Similarly, in the later stages of the war, as the attack increasingly became a conventional invasion by North Vietnamese troops, Vann opposed Westmoreland's search-and-destroy operations in the deserted interior mountains and proposed that U.S. forces instead concentrate on controlling and "pacifying" the populated areas, mostly on the coastal plain. A close reading of Sheehan's text suggests that Vann might have regarded Westmoreland's determination to accept battle in whatever prepared position the North Vietnamese chose to offer it as an uneconomical use of force, but it's hard to tell. And presumably Westmoreland could have objected that Vann's approach would leave the North Vietnamese units intact, able to attack the South Vietnamese in the populated areas and force them either to retreat or to make last-ditch defensive stands. This was exactly what happened in 1972 (win) and 1975 (loss). Sheehan's 861 pages of "brilliant" history offer no clue to any of this.

One reason for Sheehan's vagueness becomes apparent in his treatment of the air war. Accepting as usual the antiwar polemics of the time, he asserts baldly that bombing 'Cannot paralyze a country at war. He does not, of course, inquire why Washington, having decided to substitute attrition for strategy, nevertheless refrained from the systematic razing of populated areas, as in World War II, let alone from bombing the Red River dikes and washing North Vietnam into the sea. But even more significant is the question, raised most recently in Colonel Jack Broughton's remarkable Going Downtown: The War against Hanoi and Washington (Crown/Orion), of political over-restriction of the air war. Civilians in a weekly White House lunch ten thousand miles away decided not only targets but detailed tactics. Pilots were not even allowed to attack SAM sites unless their planes were fired on first.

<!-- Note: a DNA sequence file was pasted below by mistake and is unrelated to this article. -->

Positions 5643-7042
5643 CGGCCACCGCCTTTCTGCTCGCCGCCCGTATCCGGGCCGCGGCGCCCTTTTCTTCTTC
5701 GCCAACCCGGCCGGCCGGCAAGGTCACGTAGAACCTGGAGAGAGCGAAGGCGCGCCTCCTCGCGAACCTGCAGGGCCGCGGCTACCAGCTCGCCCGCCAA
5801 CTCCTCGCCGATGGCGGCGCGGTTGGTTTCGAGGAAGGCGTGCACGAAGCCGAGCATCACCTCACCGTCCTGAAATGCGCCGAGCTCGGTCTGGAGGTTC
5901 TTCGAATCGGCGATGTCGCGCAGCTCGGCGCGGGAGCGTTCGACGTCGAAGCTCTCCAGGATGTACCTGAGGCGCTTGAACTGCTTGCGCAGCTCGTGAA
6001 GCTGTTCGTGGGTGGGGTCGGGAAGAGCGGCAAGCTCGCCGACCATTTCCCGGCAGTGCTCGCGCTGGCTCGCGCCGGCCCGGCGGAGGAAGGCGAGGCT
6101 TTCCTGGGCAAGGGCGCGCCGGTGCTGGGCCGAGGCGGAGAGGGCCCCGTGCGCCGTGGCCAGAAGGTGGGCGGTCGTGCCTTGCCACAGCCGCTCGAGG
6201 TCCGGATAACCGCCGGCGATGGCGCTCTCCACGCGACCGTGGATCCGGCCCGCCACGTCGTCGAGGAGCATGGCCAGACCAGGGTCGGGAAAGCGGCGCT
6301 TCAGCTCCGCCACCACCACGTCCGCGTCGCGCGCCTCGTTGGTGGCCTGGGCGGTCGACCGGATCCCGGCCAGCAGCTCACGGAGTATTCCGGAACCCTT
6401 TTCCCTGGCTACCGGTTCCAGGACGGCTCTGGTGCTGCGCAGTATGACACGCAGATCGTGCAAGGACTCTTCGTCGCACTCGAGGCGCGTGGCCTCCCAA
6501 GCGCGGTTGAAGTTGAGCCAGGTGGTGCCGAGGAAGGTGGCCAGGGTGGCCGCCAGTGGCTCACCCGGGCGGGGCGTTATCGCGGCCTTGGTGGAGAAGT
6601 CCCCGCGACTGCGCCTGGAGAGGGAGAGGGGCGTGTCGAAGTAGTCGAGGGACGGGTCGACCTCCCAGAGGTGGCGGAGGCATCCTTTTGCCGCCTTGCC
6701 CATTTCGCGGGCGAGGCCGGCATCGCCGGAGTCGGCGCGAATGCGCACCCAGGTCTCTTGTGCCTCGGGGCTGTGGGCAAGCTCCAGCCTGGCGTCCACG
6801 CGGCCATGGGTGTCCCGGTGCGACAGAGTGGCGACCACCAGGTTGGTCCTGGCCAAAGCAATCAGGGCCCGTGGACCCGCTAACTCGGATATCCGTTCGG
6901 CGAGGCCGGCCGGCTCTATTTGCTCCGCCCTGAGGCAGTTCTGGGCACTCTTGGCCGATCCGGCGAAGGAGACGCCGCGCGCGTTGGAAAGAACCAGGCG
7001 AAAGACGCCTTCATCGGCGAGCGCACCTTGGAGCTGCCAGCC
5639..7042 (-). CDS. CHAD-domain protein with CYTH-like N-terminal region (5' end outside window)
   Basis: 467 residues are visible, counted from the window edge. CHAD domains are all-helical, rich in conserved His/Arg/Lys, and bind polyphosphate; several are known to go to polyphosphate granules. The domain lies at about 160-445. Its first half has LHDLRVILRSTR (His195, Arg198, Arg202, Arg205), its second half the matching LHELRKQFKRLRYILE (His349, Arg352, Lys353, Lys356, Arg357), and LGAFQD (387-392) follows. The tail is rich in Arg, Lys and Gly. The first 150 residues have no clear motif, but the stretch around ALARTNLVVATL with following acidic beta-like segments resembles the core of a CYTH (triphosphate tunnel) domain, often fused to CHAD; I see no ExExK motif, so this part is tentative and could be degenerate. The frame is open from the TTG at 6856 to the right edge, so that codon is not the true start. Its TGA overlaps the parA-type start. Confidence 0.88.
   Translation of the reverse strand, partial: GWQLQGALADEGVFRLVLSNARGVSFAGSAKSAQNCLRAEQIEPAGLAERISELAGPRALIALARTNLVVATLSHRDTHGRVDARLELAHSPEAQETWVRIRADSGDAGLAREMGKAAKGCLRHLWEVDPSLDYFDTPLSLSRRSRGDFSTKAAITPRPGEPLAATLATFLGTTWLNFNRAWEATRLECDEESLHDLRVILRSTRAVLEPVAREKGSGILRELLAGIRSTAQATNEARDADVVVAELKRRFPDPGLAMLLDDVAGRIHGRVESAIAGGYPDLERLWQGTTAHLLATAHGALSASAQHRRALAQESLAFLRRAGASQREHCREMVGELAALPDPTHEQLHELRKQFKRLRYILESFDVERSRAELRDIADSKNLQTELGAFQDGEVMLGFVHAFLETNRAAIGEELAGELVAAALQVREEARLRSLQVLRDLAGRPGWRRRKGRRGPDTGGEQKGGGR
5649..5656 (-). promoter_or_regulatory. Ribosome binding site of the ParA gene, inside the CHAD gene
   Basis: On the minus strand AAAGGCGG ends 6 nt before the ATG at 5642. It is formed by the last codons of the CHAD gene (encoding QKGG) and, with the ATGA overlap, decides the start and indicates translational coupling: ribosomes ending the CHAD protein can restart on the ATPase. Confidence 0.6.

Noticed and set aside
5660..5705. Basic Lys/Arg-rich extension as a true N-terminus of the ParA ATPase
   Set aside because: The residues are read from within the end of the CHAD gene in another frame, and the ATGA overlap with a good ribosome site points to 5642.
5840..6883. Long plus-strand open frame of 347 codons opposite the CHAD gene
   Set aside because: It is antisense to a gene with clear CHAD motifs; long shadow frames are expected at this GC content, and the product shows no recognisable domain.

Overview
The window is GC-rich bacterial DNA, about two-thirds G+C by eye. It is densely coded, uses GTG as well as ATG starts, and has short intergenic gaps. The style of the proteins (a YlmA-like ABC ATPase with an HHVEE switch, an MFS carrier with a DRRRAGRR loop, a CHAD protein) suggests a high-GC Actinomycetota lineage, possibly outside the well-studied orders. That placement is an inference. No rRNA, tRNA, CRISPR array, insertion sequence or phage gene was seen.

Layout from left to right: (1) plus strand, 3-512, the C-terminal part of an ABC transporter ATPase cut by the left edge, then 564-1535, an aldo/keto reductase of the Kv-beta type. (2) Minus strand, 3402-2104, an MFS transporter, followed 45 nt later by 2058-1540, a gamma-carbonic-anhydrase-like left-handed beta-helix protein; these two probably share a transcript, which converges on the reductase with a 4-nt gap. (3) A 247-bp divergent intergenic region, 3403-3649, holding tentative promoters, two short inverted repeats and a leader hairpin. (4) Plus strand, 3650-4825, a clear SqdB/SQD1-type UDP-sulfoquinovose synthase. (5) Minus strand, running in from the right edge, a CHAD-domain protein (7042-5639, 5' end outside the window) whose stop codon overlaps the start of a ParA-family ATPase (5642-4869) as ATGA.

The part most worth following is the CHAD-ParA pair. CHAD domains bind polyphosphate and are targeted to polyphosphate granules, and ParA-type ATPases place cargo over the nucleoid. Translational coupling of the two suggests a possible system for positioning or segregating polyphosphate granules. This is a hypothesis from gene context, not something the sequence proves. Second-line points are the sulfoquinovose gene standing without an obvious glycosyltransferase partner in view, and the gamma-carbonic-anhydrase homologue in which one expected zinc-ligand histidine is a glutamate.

Sheehan does not reject this argument: he shows absolutely no awareness of it, nor of any of the sources cited by Broughton, such as the 1967 Stennis Committee report and British diplomat John Colvin's testimony that Hanoi was on the verge of collapse in that year until rescued by another round of Washington's pointless bombing pauses, and this suggests that Sheehan's loss of control of his material includes a grave failure to keep up with the field, especially when new work was disturbing to his simple antiwar faith. Although his bibliography cites with a straight face works on European politics by Barbara Tuchman, its selection of books on Vietnam published during the past ten years is suspiciously scrappy, notable omissions including Guenter Lewy's America in Vietnam and Colonel Gerald Turley's The Easter Offensive.